Information Officer I (Ag.)
Department of Information and Public Relations
Marine Biologist at the Ministry of Natural Resources and Labour Mr. Mervin Hastings is reminding residents to utilise the Sargassum seaweed that washes up along the Territory’s shorelines.
Mr. Hastings said officials at the ministry are encouraging residents to utilise the seaweed because of its many environmental benefits. He added that the farming community can make use of this free resource in gardens and used as fertilizer, mulch or compost.
“The Sargassum seaweed provides a source of food, home and nursery to an amazing variety of marine species (plants, shrimps, crabs, birds, fish, turtles, etc.). Sargassum also aids in creating sand dunes which helps in restoring eroded beaches and can also serve as biofuel and landfill,” Mr. Hastings said.
According to statistics from the University of South Florida Optical Oceanography Lab and based on historical bloom patterns, it has been predicted that in the coming months, there is a high chance that Sargassum in the Caribbean will continue to occur in high volumes, possibly exceeding the historical record that was set in 2018.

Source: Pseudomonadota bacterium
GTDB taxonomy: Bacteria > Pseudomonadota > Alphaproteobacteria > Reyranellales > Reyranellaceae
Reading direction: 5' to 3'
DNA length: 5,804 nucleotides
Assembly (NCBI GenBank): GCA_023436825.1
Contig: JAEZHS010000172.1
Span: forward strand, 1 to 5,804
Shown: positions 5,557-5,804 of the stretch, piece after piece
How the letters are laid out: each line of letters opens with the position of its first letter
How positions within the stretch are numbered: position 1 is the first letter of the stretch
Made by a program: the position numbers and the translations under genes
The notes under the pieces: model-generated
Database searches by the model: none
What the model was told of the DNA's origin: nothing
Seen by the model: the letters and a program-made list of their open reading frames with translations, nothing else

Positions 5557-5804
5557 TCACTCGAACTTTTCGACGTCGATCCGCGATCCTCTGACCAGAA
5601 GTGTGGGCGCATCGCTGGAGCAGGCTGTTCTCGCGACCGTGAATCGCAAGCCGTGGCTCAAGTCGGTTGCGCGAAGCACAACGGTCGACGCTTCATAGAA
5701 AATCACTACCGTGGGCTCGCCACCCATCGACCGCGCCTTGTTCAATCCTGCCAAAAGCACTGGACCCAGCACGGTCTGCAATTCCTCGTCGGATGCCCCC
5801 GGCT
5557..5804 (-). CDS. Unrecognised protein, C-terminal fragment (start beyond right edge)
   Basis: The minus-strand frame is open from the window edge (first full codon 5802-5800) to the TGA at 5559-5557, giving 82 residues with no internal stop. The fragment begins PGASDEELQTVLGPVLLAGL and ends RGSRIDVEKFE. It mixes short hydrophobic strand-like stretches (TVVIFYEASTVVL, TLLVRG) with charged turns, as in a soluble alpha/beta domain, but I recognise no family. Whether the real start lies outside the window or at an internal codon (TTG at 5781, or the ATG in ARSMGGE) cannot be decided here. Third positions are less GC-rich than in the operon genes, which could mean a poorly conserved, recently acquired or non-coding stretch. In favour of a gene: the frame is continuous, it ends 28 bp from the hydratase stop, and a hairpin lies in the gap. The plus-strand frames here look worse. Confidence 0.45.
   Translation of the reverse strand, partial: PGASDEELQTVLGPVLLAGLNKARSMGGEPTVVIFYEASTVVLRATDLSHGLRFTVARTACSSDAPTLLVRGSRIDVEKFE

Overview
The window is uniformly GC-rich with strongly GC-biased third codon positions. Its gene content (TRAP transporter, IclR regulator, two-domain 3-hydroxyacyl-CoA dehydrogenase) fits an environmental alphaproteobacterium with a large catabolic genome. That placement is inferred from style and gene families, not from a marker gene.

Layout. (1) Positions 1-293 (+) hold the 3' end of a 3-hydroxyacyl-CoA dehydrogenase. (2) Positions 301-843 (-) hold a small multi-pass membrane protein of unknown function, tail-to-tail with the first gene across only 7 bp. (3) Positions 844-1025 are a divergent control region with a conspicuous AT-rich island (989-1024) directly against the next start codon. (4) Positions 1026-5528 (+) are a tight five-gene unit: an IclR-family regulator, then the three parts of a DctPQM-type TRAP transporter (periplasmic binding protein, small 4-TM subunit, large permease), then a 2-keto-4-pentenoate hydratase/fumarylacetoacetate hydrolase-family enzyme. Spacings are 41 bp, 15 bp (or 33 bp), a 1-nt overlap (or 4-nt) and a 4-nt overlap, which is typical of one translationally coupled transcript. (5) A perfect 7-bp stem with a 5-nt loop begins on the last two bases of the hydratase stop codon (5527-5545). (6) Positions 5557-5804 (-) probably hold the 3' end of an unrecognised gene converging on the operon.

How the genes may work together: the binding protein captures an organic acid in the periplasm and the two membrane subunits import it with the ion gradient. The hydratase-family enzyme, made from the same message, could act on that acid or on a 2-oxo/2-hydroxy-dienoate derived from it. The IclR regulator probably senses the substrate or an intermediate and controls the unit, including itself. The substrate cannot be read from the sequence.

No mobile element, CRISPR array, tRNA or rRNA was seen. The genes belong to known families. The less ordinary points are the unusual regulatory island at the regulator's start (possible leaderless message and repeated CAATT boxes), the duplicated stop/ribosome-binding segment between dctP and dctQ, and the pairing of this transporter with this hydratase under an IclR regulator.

Mr. Hastings said the Sargassum Seaweed in water is harmless, but that hydrogen sulfide is released when it lands on beaches and is decomposed. He added that the “rotten eggs” smelling gas that is colourless, can possibly be poisonous and highly flammable.
Mr. Hastings went on to reassure residents that the gas is only harmful to one’s health in concentrated amounts in closed areas and not in open areas like beaches, marinas and port of entry. He further stated that prolonged exposure may trigger eye irritation as well as respiratory problems. Groups at risk are persons with respiratory problems, asthma patients, elderly people, babies and pregnant women.
Residents and community organisations are encouraged to assist with the clean-up of the seaweed. Persons are asked to wait until the seaweed is washed up on the shores and avoid using heavy equipment which can cause damage to beach areas and other sensitive marine ecosystems.
For more information on the Sargassum seaweed and beach cleaning efforts, persons can contact the Environment and Climate Change Unit at 1-284-468-2700.
Attached: Sargassum Seaweed Flyer